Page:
A companion of the Way is an empty thing —
like Chuang Tzu’s Useless Tree.
In one of those long conversations that we sometimes have, a dear friend once told me, “you are a useless tree and that because of that, you have no problems in the world.”
I was puzzled, then he explained that it came from an ancient Taoist story of The Useless Tree, by Chuang Tzu, and that I should be honoured to be called a useless tree. I had never heard the tale before, so he shared the whole thing with me. It’s not long, but it’s very beautiful, and my friend is right.
There is an ancient Taoist story about a tree.
A useless tree.
The Useless Tree.
There was an old and crooked oak tree by the village shrine, every branch twisted and gnarled. The tree was large enough to shade several thousand oxen and was a hundred spans around. It towered above the hilltops with its lowest branches eighty feet from the ground. More than ten of its branches were big enough to be made into boats. There were crowds of people around it, a marketplace.
Passing the old tree, Hui Tzu, a carpenter’s apprentice said to Shih, the master carpenter, who without even turning his head, walked on without stopping:
“What a useless tree that is. Its trunk and branches are so crooked, so distorted and full of knots. The wood is so beautiful, but it cannot be cut up, no straight plank can be made from it. The tree serves no purpose at all.
There it stands beside the road. No carpenter will even look at it. Even you don’t look at it master.”
Shih the master carpenter replied:
“The tree on the mountain height is its own enemy–The cinnamon tree is edible: so it is cut down! The lacquer tree is profitable: they maim it. Cherry, apple, pear, orange, lemon, pomelo, and other fruit trees. As soon as the fruit is ripe, the trees are stripped and abused.
Their large branches are split, and the smaller ones torn off. Their life is bitter because of their usefulness. That is why they do not live out their natural lives but are cut off in their prime. They attract the attentions of the common world. This is so for all things.
That tree is useless. A boat made from it would sink, a coffin would soon rot, a tool would split, a door would ooze sap, and a beam would have termites. It’s worthless timber and is of no use. That is why it has reached such a ripe old age.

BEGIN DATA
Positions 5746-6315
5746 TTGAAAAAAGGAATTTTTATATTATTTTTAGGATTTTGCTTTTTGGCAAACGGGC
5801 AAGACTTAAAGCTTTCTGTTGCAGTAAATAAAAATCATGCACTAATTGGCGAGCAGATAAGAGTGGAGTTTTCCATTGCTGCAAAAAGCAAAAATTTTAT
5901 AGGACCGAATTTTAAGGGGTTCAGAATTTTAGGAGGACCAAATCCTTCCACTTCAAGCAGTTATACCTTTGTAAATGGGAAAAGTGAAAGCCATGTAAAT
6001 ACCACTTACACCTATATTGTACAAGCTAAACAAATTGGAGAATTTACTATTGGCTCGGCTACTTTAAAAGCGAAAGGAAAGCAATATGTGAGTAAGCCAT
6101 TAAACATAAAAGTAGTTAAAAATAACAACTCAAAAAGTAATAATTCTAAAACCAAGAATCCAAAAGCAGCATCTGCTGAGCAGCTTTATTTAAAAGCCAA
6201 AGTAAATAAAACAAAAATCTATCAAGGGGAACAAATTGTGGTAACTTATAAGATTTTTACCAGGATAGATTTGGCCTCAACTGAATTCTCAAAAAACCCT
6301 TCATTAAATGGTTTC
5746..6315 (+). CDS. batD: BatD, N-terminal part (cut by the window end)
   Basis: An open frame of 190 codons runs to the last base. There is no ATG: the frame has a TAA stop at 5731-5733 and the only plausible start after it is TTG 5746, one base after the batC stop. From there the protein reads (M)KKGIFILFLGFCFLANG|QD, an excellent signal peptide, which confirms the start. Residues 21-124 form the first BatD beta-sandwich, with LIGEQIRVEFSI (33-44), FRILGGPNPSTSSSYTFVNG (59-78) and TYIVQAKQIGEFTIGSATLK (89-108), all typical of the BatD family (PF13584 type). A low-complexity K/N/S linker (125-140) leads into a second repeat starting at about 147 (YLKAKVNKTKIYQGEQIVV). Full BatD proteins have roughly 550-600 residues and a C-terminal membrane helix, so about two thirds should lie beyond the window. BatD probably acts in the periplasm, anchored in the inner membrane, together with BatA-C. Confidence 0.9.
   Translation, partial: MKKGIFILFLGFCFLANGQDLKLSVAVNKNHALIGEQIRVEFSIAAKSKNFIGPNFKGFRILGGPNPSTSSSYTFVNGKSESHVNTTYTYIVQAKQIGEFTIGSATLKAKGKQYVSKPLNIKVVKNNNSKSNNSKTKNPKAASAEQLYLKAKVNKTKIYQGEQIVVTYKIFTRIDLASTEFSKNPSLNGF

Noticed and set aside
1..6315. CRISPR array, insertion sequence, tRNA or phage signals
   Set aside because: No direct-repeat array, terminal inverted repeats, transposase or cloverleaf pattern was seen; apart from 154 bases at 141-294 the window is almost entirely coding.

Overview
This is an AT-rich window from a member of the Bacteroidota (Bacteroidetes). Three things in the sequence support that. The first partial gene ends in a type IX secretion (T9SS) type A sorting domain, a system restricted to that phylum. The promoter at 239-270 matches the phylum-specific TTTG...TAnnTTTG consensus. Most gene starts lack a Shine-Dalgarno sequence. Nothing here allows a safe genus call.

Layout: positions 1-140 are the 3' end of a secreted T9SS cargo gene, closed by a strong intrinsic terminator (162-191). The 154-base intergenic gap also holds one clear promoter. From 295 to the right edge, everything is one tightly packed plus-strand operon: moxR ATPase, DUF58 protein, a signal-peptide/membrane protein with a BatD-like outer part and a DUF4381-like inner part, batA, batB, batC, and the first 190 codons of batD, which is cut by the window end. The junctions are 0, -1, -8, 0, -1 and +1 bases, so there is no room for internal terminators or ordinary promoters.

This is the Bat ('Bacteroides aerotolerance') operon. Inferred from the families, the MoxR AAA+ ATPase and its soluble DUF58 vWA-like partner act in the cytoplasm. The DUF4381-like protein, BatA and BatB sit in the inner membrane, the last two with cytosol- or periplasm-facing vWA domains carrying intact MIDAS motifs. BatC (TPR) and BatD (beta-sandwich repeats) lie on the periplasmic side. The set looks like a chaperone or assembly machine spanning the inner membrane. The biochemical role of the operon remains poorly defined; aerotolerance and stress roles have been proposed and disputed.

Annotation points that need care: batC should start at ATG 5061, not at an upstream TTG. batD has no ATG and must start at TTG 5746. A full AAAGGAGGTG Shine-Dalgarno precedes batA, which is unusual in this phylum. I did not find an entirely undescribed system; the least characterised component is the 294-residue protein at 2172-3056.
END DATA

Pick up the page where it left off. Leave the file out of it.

Every man knows how useful it is to be useful. No one seems to know how useful it is to be useless.
So for this big tree, no use? It is planted in the wasteland, in emptiness. People walk idly around it, rest under its shadow. No axe or bill prepares its end. No one will ever cut it down.
Useless? You should worry!”
– Illustration by Matt Whitney
The uselessness of this tree is the very thing that protected it.
Good for nothing, nobody wanted it.
So it remained, useless, uncut, growing older, becoming ancient, fullfilling it’s own true nature, to be a useless tree.
“No one seems to know how useful it is to be useless.”
What is it to be useless?
It is to be empty, free of striving to become something, to be anything special, without goal or attainment.
To be useless is simply to relax, rest at ease, and allow our true nature to express itself in a simple, easy way.
There is nothing to do, nothing to be, and nothing to attain.
I’m nothing special.
You’re nothing special.
Everything we can perceive is impermanent, in the flow of life, constantly changing.
If we free ourselves of goals and attainments, to truly let go of any wish to be a certain way, or to possess certain things or attributes, leaving everything alone, then we are truly Free.
Unbound and unbounded.
This is true rest.
To be completely and utterly useless.
Like the tree.
Life takes care of everything else.
If I am a useless tree, I am very happy to be so.
Long may I remain useless, long may oxen in need of shade sit beneath my gnarled and twisted bows.
It is enough.
The Useless Tree is an extract from “Unsui: a spiritual journey” the story of a life’s wandering, a memoir, which will perhaps be published one day.
Chuang Tzu: David Hinton
The Way of Chuang Tzu: Thomas Merton
Original text was published online in my journal aquí
Ando (in her own words): “Spending five years living quietly in the forest, I learnt the Zen of forest, mountain and river, studied the poetry of the wind. I’m passionate about poetry, particularly Zen and Ch’an poetry, haiku, monoku, renku, free verse and fragments. Explore my website. Read an interview on Pure Land Poetry. Listen to a radio interview on the Truth to Power Show.”